[SeaBIOS] Saving a few bytes across a reboot

Marc-André Lureau marcandre.lureau at gmail.com
Thu Feb 8 20:30:09 CET 2018


On Thu, Feb 8, 2018 at 5:35 PM, Stefan Berger
<stefanb at linux.vnet.ibm.com> wrote:
> On 02/08/2018 10:52 AM, Marc-André Lureau wrote:
>> Hi
>> On Wed, Feb 7, 2018 at 6:21 PM, Laszlo Ersek <lersek at redhat.com> wrote:
>>> On 02/07/18 17:44, Stefan Berger wrote:
>>>> On 02/07/2018 10:50 AM, Laszlo Ersek wrote:
>>>>> OK, but if the OS is allowed to modify this set of "queued operations",
>>>>> then what protection is expected of SMM? Whether you can modify the TPM
>>>>> directly, or queue random commands for it at libery, what's the
>>>>> difference?
>>>> On the OS level it is presumably an operation that is reserved to the
>>>> admin to queue the operation.
>>>> I am not that familiar with UEFI and who is allowed to run code there
>>>> and what code it can execute. But UEFI seems to lock the variable that
>>>> holds that PPI code that tells it what to do after next reboot. So
>>>> presumably a UEFI module cannot modify that variable but can only read
>>>> it (and hopefully not manipulate NVRAM directly). If PPI was implemented
>>>> through a memory location where the code gets written to it could do
>>>> that likely easily (unless memory protections are setup by UEFI, which I
>>>> don't know), cause a reset and have UEFI execute on that code.
>>> This makes sense... but then it doesn't make sense :)
>>> Assume that the variable is indeed "locked" (so that random UEFI drivers
>>> / apps cannot rewrite it using the UEFI variable service). Then,
>>> - if the lock is enforced in SMM, then the variable will be locked from
>>>    the OS as well, not just from 3rd party UEFI apps, so no PPI
>>>    operations can ever be queued,
>>> - if the lock is "simulated" in ACPI or in non-SMM firmare code (= in
>>>    the "runtime DXE driver" layer), then the lock can be circumvented by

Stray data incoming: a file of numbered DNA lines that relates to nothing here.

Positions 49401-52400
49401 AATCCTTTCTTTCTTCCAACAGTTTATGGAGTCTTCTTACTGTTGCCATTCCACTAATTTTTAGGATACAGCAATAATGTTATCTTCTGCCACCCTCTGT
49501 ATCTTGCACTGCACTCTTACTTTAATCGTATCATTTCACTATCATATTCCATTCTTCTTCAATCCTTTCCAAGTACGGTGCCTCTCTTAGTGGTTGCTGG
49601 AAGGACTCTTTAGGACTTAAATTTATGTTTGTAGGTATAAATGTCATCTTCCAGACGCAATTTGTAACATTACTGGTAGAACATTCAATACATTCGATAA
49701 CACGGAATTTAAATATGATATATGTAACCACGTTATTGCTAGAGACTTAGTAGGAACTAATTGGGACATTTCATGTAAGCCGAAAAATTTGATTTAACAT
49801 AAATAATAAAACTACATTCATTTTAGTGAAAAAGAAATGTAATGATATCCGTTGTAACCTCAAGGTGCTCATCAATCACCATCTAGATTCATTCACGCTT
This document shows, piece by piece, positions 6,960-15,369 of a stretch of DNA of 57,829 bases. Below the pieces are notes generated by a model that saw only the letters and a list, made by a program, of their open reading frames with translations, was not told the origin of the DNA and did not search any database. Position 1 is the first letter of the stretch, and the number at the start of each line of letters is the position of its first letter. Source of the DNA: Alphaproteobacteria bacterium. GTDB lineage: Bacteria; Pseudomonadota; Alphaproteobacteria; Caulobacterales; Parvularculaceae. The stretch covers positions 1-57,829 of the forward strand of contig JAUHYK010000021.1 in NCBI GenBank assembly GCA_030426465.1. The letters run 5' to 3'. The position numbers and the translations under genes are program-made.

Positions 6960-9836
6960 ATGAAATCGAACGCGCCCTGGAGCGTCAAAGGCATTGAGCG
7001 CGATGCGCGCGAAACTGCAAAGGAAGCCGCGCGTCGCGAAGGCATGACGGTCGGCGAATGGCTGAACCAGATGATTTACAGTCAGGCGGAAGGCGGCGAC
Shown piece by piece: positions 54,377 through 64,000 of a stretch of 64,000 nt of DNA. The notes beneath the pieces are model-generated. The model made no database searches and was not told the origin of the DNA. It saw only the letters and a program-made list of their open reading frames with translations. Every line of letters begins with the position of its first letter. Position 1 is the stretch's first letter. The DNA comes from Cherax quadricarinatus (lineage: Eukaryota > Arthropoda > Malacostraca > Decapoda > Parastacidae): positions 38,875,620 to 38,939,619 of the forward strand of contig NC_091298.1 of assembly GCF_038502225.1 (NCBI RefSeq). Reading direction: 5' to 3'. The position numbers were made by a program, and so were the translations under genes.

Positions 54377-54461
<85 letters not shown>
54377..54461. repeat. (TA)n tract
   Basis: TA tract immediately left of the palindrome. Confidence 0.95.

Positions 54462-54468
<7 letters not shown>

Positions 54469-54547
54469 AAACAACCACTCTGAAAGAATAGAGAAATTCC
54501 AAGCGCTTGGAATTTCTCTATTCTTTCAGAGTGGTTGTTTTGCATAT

>>>    both 3rd party UEFI apps and the OS.
>> Regarding security of PPI pending operations, the spec clearly says
>> "The location for tracking the pending PPI
>> operation, including the tracking of necessary PLATFORM RESET
>> operations, does not need to be a secure or trusted location." (9.9
>> p.32)
>> I assume this is because the user has to confirm the pending operation
>> in pre-os console, so if some attacker wanted to clear the TPM, the
>> user would have to confirm it (same for other operation of flags
>> manipulation). That may not be the best security design, but at least,
>> the user could be in control.
> I had not read that - at least not recently.
> There are operations that eliminate the future prompt (operation 18) but
> these require at least a one-time interaction. Though the flag that causes
> the prompt needs to be protected so that some software cannot just modify it
> and cause a clear without user interaction. In UEFI this is solved (hope)
> with the locking of the variable. In a BIOS one could store it in a TPM
> NVRAM location that has access restrictions that can only be fulfilled by
> the firmware.

Or it could be stored in the "PPI qemu device" you proposed, couldn't it?

The firmware could lock the access to some PPI memory after a PPI phase.

That may not be as secure as SMM variable lock service in UEFI, but
that would be more portable and probably easier to implement.

>> How does the UEFI runtime variable services verify the authenticity of
>> the requests? Or does it only check a request validity?
> Afaics it only checks whether the request has valid parameters, not where it
> comes from.

Then I don't see much point yet going through SMM to set the pending
operations (protecting the result could eventually be good though).

Marc-André Lureau

More information about the SeaBIOS mailing list